Curtain to fall on Solway Harvester after storm delays

Solway Harvester The scrap metal is being shipped to Morecambe in Lancashire

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The scrapping of the Solway Harvester should be completed by the end of the month, according to the company dismantling the ill-fated vessel.

The Scottish scallop dredger sank in heavy seas off the Isle of Man coast in January 2000 with the loss of all seven Galloway fishermen on board.

Stephen Carter, from the Laxey Towing Company, said the final sections will be removed from the water this week.

He said: "It's been 14 years and I hope it brings closure for all involved."

The dismantling of the vessel started in early November but Mr Carter's workforce has had to work through weeks of storms and gales.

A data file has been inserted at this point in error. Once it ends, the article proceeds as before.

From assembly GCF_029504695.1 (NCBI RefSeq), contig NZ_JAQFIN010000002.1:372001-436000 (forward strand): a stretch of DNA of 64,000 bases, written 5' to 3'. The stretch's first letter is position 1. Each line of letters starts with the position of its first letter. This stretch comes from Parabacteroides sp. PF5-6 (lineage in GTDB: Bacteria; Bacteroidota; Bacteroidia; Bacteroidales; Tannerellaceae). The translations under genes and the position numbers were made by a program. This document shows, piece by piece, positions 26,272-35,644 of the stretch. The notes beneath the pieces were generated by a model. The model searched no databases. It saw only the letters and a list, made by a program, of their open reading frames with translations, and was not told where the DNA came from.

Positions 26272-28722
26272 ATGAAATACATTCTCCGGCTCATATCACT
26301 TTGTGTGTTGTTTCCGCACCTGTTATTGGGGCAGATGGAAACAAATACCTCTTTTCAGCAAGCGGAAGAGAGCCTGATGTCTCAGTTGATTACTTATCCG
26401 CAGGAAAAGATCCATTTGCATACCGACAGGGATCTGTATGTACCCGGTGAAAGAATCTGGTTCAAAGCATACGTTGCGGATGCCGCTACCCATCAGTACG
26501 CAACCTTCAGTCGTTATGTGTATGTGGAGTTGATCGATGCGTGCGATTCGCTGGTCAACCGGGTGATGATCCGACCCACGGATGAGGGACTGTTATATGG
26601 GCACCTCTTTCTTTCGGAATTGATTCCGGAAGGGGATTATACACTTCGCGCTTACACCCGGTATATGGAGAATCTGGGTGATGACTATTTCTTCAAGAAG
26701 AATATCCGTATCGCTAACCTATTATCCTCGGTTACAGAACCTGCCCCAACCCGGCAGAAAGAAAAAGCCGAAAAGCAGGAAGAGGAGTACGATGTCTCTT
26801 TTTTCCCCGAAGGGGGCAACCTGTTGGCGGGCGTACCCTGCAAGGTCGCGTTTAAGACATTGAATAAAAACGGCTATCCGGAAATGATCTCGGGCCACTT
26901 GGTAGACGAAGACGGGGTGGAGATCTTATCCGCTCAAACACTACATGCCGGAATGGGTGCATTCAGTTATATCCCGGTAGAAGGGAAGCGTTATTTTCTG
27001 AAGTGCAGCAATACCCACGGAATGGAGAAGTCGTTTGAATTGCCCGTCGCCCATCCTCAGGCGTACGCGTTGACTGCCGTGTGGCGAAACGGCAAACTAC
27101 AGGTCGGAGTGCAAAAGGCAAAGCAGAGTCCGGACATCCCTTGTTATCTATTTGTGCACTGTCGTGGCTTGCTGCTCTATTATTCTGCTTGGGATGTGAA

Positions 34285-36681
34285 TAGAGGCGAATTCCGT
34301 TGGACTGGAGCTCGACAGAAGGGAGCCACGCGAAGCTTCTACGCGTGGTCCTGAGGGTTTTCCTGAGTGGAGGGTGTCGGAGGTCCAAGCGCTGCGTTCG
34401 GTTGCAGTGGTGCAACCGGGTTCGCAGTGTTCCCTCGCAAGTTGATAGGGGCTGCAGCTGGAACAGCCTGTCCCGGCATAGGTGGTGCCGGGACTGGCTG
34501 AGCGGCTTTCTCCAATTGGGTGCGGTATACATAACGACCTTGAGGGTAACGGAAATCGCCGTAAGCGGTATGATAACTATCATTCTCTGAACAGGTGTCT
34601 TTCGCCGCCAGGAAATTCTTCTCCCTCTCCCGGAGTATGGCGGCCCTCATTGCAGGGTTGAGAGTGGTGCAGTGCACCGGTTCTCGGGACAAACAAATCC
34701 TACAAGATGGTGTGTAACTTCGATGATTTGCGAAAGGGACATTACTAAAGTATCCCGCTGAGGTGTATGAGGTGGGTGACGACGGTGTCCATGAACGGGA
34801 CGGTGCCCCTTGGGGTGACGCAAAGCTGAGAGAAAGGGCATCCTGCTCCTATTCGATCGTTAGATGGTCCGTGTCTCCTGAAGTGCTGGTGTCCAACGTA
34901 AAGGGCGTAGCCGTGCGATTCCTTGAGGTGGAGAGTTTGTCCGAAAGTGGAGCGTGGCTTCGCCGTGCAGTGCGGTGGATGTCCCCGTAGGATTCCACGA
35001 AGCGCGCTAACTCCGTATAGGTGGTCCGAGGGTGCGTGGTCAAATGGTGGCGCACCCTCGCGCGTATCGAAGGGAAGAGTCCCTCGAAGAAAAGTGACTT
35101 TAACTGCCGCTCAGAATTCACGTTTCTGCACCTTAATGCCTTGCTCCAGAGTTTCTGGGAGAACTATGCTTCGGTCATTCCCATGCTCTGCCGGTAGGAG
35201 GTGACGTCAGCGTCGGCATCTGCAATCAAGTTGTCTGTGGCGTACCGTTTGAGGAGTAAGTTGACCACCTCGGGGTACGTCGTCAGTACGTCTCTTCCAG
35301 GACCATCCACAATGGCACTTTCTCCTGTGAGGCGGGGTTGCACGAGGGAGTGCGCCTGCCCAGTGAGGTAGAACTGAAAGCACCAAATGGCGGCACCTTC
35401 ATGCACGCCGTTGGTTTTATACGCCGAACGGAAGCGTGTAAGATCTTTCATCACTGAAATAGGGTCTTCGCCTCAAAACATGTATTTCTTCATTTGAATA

Mr Carter added: "The weather has been appalling with all the storms but we have battled through and the final curtain is about to fall.

"The final section will be removed from Douglas harbour this week and dismantled before being shipped to Morecambe."

The wreck was found on 15 January 2000 lying on her starboard side in 35m (115ft) of water.

The Isle of Man government spent more than £1m to raise the vessel and retrieve the bodies.

On board were skipper Andrew Mills (known as Craig), 29, his brother Robin Mills, 33, their cousin David Mills, 17, Martin Milligan, 26, John Murphy, 22, David Lyons, 18, and Wesley Jolly, 17.

The men were all from the Isle of Whithorn area of Dumfries and Galloway.

The Laxey Towing Company was one of the firms to help recover the bodies.

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